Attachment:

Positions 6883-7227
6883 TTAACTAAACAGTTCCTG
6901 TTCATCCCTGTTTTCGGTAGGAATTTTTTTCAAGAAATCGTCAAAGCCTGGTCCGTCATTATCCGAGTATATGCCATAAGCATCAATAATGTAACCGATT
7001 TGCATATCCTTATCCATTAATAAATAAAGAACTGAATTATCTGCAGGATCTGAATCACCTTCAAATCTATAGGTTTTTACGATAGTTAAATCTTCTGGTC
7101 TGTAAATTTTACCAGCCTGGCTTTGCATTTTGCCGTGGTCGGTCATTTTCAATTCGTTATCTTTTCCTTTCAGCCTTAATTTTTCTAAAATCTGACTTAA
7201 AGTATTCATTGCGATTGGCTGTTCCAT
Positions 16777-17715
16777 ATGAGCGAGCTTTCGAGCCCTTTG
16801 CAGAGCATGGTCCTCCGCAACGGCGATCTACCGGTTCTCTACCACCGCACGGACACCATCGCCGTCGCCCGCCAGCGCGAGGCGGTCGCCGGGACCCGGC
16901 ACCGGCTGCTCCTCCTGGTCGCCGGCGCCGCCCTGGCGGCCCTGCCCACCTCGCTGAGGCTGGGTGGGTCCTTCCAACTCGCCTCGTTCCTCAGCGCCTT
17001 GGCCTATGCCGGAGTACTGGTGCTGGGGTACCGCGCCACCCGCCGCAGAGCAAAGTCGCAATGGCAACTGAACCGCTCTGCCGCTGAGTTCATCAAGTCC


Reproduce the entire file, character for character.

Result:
Positions 6883-7227
6883 TTAACTAAACAGTTCCTG
6901 TTCATCCCTGTTTTCGGTAGGAATTTTTTTCAAGAAATCGTCAAAGCCTGGTCCGTCATTATCCGAGTATATGCCATAAGCATCAATAATGTAACCGATT
7001 TGCATATCCTTATCCATTAATAAATAAAGAACTGAATTATCTGCAGGATCTGAATCACCTTCAAATCTATAGGTTTTTACGATAGTTAAATCTTCTGGTC
7101 TGTAAATTTTACCAGCCTGGCTTTGCATTTTGCCGTGGTCGGTCATTTTCAATTCGTTATCTTTTCCTTTCAGCCTTAATTTTTCTAAAATCTGACTTAA
7201 AGTATTCATTGCGATTGGCTGTTCCAT
Positions 16777-17715
16777 ATGAGCGAGCTTTCGAGCCCTTTG
16801 CAGAGCATGGTCCTCCGCAACGGCGATCTACCGGTTCTCTACCACCGCACGGACACCATCGCCGTCGCCCGCCAGCGCGAGGCGGTCGCCGGGACCCGGC
16901 ACCGGCTGCTCCTCCTGGTCGCCGGCGCCGCCCTGGCGGCCCTGCCCACCTCGCTGAGGCTGGGTGGGTCCTTCCAACTCGCCTCGTTCCTCAGCGCCTT
17001 GGCCTATGCCGGAGTACTGGTGCTGGGGTACCGCGCCACCCGCCGCAGAGCAAAGTCGCAATGGCAACTGAACCGCTCTGCCGCTGAGTTCATCAAGTCC